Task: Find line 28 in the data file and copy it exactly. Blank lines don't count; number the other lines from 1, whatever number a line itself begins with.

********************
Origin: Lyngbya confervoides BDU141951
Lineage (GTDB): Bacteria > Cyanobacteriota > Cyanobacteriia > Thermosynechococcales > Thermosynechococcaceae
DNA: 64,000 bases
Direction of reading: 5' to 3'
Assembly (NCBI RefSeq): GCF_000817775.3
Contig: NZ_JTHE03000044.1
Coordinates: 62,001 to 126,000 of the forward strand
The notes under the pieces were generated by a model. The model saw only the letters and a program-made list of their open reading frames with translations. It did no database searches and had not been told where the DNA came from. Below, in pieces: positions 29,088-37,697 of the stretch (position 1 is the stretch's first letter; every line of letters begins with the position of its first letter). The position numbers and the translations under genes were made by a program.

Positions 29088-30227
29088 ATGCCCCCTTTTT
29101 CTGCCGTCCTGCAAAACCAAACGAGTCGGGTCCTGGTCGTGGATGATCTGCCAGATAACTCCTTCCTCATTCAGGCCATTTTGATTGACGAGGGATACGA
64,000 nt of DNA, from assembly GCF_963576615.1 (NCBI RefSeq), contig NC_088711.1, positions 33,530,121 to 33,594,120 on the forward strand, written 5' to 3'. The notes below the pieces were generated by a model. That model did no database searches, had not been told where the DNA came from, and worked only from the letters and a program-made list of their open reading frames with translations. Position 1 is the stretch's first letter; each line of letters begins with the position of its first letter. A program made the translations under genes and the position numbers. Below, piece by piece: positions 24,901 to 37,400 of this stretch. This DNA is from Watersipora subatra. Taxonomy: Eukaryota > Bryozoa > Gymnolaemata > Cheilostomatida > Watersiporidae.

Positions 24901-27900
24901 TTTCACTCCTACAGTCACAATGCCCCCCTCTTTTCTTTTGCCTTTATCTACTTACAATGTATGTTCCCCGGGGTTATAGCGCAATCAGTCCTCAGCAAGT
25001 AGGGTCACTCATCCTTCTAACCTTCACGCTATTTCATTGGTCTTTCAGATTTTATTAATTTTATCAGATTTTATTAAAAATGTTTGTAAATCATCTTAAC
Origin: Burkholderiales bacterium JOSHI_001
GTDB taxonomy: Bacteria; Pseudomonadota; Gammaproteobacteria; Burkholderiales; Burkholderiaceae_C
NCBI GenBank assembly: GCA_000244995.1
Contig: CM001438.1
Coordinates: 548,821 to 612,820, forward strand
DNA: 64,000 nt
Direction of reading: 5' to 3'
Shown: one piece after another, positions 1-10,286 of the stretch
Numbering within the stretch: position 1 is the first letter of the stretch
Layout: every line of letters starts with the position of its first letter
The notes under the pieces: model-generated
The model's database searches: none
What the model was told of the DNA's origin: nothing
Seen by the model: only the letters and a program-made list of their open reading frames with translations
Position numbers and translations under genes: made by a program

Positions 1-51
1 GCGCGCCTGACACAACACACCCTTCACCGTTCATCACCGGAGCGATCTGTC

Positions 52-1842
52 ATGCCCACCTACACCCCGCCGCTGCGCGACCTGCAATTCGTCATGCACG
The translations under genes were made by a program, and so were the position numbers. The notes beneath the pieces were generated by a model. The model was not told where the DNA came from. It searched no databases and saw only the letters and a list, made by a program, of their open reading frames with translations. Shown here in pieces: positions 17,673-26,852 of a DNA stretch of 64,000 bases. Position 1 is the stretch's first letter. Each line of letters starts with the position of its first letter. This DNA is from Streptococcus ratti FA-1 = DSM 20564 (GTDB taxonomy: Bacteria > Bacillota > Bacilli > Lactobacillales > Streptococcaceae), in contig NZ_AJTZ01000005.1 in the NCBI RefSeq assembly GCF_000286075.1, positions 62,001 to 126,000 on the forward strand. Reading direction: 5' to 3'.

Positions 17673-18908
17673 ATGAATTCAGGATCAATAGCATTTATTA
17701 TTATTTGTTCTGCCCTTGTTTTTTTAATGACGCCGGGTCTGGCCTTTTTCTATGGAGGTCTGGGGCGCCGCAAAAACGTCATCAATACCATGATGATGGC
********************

What the model was told of the DNA's origin: nothing